May 19, 2020

Banks risk paying the price for customer service cutbacks

UK banking industry
Mobile banking
Real GDPR
3 min
Banks risk paying the price for customer service cutbacks

Amid news of several UK high street bank closures announced by the likes of Lloyds and RBS recently, consumers appear to be losing faith in the industry once again.

Increasingly impersonal customer service and communication is causing UK consumers to consider switching banks, according to research from GMC Software.

In a survey of 2,084 UK 16 to 64 year-olds, 43 percent of respondents were either thinking of switching banks in the next year, or had already committed to doing so. Customer service concerns are a major influence on this: 68 percent felt that they were “just a number” to their bank, while 79 percent were concerned that customer service would fall as remote banking, such as over mobile apps or online, continues to grow.

This is an ongoing trend; bank branches were responsible for only 20 percent of all transactions in 2015 according to the British Banking Association, while 38 percent of survey respondents hadn’t visited their local bank for six months or longer.

“These are interesting times for the industry: although as people know, interesting is not the same as easy,” said David Webster, Financial Services specialist at GMC Software. “With the Competition and Markets Authority’s “Open Banking Revolution” still to get underway, we are on the cusp of a huge upheaval in both how consumers communicate with their banks, and the expectations they have of them. When it’s easier than ever to compare banks’ offerings and switch or spread your accounts across multiple providers, banks will need to offer something very special to hang on to their customers.”

As in-person visits to banks slow down, and competition becomes easier, there might be opportunities for newer challenger banks, with a focus on remote customer service and communications, mobile apps, and often specialisation in specific financial services.

Indeed, 32 percent of respondents said they would trust a challenger bank with their money; but only one percent would do so without knowing more about them and whether they could be trusted. Yet despite the growing use of mobile apps, which the British Banking Association expects to process over 2.3 billion transactions a year by 2020, customers are still not ready to embrace the technology. 62 percent of respondents were only comfortable using banking apps for the most basic banking tasks, or not at all. In comparison, 24 percent would use an app for rare occasions such as large transfers and loan applications, while eight percent would use their app for once-in-a-lifetime tasks, such as arranging a first mortgage.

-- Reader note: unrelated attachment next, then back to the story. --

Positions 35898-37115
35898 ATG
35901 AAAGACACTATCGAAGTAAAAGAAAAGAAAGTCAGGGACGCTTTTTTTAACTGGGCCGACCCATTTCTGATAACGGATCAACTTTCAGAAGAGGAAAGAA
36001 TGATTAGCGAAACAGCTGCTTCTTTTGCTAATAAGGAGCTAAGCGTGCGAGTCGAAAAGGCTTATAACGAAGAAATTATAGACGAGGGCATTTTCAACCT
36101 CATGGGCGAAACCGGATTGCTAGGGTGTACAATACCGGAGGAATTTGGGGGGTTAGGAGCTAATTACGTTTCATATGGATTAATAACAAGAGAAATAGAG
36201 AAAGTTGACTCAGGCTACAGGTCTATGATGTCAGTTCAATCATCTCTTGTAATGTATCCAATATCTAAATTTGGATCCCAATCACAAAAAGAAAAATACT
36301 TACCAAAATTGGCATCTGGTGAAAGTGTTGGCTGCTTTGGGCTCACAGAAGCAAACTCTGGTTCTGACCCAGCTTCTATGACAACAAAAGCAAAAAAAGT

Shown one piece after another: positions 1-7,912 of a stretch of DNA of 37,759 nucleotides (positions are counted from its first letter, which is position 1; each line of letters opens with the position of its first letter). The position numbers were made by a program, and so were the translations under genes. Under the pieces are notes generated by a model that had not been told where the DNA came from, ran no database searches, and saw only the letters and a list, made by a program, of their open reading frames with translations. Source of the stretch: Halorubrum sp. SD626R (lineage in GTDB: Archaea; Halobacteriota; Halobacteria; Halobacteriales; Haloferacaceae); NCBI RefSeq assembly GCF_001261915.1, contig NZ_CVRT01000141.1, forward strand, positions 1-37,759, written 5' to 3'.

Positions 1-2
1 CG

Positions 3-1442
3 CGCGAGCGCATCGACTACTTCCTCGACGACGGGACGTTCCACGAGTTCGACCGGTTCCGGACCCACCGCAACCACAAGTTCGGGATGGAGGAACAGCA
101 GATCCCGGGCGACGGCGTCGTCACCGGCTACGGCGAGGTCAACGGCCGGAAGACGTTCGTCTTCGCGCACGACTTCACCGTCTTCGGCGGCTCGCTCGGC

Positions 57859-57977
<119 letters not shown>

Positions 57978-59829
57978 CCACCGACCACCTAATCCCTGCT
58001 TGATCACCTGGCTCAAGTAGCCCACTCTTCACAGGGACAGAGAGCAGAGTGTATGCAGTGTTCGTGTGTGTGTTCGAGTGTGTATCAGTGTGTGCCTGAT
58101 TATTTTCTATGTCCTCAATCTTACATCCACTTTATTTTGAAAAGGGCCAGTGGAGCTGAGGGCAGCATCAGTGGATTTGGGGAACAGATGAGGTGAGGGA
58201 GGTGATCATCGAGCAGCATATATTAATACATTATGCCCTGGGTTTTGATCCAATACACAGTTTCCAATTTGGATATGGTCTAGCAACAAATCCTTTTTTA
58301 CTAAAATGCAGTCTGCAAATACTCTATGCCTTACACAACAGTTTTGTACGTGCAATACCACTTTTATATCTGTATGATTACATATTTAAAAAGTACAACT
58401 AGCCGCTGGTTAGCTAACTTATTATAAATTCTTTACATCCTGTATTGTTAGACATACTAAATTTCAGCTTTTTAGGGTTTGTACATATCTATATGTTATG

Regardless of a bank’s size and technology, effective communication isn’t guaranteed: almost half (44 percent) of consumers’ banks don’t communicate with them consistently. However, effective communications needn’t mean following expected methods of doing business: 56 percent of respondents don’t want technology to mimic the traditional bank manager experience. Instead, using technology in the most effective way could help finance repair its reputation against other industries: currently, 64 percent of respondents said that retailers are streets ahead of banks when it comes to a more personalised customer service.

“From mortgages, to pensions, to life insurance and financial advice, the finance industry holds a critical place in its customers’ lives. At the very least, it should ensure that its communication and level of service isn’t seen as being eclipsed by retail and others: after all, how can a retail product be more personal than a will or pension?” continued Webster. “Ultimately, effective customer communication is key; if a bank cannot tell its customers what they need to hear, when they need to hear it, over a channel that they are listening to, then customers’ opinion of their service will continue to fall. This holds just as true for newer, challenger banks as for their more established rivals. Communications need to be personalised, over the right channel, and share relevant, pertinent information. Any bank that cannot win over its customers trust by doing this will soon find itself deserted by customers, whether it has been operating for two or two hundred years.”